5 Facts About The Emancipation Proclamation

On September 22, 1862, President Abraham Lincoln issued a preliminary Emancipation Proclamation, which sets a date for the freedom of more than 3 million black slaves in the United States. Here are five things you didn't know about the Emancipation Proclamation...


Lincoln Delayed Anti-slavery Proclamations When the Civil War Started At the start of the Civil War, Abraham Lincoln wasn't sure that he had the public support for issuing a proclamation demanding freedom for the slaves. There was certainly a strong private push for it, with abolitionist groups and some political allies pressuring him to do it. However, Lincoln instead claimed the war was about preventing the Confederate states from seceding, and then he waited until more of the general public was amenable to ending slavery. That wasn't until July 1862, when Lincoln announced that he would issue a proclamation. He waited until September to do so because he had been advised to wait until the Union had a major victory in battle.

It Didn't Free All Slaves In fact, it didn't free even a majority of slaves. The Proclamation is popularly seen now as this wide-ranging reform, but all it really did was say that the slaves in states that were still rebelling as of January 1, 1863, would be freed. Not the slaves in states that decided to stop rebelling, or slaves in states that had never rebelled, or in those in Union territory, but only those in about ten states that still had a chance to give up fighting. However, the Proclamation was a vital step toward expanding emancipation for all slaves.


Emancipation Originally Didn't Apply to the Union-Friendly Border States The proclamation issued in September was not country-wide, nor was it the final Emancipation Proclamation of which most people think. Lincoln wanted to remain on good terms with Union-friendly border states that still allowed slavery and was willing to exempt them from the call to end slavery. When Lincoln did finally issue the proclamation, it called for slaves' freedom in areas that were still rebelling against the Union 100 days from the date of the proclamation. In other words, if states wanted to keep their slaves as slaves, they had to stop fighting against the Union before the end of 100 days.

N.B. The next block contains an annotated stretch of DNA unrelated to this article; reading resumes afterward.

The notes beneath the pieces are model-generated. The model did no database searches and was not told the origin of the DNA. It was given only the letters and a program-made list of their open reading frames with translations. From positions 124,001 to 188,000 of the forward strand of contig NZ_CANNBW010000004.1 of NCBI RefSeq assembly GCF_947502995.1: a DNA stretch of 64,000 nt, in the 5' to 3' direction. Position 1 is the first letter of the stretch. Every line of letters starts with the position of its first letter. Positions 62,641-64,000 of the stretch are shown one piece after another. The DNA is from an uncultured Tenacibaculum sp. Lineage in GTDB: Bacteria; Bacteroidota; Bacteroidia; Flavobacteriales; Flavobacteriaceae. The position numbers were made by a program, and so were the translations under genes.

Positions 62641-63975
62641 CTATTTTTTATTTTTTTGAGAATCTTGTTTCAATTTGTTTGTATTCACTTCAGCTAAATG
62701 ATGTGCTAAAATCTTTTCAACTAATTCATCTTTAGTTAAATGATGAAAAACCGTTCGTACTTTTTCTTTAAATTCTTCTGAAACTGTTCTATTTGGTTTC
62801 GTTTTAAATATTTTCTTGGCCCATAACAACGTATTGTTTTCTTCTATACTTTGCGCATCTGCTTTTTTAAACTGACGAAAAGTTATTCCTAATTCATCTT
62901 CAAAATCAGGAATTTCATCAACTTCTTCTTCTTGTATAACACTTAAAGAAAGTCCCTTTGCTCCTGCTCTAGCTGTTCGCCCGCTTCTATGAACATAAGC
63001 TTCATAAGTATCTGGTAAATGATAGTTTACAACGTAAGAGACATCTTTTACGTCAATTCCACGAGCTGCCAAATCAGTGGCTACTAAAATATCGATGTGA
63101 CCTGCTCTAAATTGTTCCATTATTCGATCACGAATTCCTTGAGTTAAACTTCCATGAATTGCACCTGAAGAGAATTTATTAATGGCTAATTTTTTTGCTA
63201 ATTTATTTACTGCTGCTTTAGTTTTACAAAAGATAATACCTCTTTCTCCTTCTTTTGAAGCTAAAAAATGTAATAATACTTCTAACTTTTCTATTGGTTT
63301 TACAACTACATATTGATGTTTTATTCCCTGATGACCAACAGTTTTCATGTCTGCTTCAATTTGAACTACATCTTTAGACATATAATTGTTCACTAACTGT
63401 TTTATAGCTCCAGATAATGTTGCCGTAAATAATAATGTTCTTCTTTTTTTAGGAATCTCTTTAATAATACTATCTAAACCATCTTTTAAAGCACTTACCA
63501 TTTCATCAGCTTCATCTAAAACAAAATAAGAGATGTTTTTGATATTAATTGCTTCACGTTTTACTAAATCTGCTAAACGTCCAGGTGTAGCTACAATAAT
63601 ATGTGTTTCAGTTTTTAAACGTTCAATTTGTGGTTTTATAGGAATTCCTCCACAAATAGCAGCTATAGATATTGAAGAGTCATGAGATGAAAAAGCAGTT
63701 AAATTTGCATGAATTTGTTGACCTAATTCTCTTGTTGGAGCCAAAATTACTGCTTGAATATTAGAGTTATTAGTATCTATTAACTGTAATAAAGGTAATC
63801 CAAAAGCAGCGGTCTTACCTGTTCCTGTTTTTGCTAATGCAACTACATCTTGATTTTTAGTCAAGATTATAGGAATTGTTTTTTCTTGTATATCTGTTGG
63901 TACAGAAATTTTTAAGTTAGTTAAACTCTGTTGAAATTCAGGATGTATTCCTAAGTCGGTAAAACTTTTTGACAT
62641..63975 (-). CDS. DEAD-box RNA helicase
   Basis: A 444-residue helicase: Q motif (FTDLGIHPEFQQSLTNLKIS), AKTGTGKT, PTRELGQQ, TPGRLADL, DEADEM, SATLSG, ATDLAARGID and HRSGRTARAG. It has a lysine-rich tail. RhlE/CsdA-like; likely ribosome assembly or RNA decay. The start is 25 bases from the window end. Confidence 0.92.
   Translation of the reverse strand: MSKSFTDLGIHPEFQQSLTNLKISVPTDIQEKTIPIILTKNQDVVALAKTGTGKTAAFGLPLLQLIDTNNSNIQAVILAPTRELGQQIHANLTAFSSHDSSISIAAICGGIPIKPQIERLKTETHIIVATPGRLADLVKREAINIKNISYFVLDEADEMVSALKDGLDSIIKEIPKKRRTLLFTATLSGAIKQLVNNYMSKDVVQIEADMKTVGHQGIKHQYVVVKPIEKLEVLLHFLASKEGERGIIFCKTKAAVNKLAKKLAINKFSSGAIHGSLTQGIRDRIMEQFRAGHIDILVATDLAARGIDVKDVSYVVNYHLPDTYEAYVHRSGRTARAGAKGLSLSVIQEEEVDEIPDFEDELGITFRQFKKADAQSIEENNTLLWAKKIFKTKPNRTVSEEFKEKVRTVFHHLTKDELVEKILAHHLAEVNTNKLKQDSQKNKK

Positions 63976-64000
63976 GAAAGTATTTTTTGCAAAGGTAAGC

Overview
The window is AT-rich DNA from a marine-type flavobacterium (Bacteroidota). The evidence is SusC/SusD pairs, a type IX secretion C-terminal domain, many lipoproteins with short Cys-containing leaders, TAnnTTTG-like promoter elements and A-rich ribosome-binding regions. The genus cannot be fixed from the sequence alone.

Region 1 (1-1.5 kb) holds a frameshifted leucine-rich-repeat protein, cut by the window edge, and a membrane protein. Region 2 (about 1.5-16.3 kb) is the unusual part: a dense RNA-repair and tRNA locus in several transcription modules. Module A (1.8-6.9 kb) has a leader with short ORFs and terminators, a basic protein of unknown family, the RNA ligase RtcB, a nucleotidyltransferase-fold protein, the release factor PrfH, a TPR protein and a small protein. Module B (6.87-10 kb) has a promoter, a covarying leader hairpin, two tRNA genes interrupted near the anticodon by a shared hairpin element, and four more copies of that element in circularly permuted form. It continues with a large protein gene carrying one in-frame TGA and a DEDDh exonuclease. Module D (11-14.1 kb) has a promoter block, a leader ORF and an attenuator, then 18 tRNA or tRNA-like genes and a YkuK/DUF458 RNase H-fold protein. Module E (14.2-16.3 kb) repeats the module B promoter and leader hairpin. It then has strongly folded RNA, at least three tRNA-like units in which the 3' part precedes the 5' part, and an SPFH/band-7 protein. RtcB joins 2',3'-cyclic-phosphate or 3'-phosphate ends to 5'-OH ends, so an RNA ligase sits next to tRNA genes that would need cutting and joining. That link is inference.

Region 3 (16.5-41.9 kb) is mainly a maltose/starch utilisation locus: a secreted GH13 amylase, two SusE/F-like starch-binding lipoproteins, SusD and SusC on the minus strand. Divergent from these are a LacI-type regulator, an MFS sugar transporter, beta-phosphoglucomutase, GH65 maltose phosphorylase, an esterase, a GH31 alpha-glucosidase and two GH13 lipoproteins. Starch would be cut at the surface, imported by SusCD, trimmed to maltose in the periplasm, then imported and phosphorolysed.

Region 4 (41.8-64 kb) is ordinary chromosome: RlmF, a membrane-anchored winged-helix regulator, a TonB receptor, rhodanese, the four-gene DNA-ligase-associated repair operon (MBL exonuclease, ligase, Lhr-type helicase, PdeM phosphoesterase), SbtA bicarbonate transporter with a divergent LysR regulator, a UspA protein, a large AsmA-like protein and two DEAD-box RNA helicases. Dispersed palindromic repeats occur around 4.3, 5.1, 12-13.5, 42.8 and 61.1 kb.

The final version of the proclamation was issued the next January 1, and it freed all slaves in rebelling states. Lincoln also called for African Americans to be allowed to form military units (that were pro-Union, of course) to help fight the war. African Americans had previously been in the Navy aboard ships, but now they were finally allowed to join the Army.

The Proclamation Wasn't Actually a Law The Emancipation Proclamation was... a proclamation. It was an order but not a law, and technically it didn't end slavery. Union-friendly states still got to have slaves according to the terms of the proclamation (remember, it focused on rebelling states), so Lincoln pushed for the proclamation and the end of slavery to be made law. That led to the 13th Amendment to the Constitution in 1865, which ended slavery in every state.

Lincoln Was Interested in Moving Freed Slaves Abroad Lincoln wanted to free slaves, but instead of focusing on the freed slaves making new lives in the United States, he was interested in having them resettle outside the country. It was commonly thought that Lincoln had given up on this idea at the start of the war, but it turns out that he was interested in having freed slaves move to Central and South America even after the Emancipation Proclamation had been issued. 

His model was the country of Liberia in Africa, which was settled by freed slaves. The idea wasn't popular among freed slaves, however, and the one attempt to resettle slaves to an island near Haiti in 1862 resulted in a smallpox outbreak among the freed slaves, a lack of medical supplies, outright robbery of the freed slaves by the owner of the island, failed crops, and an eventual rescue mission arranged by Lincoln himself.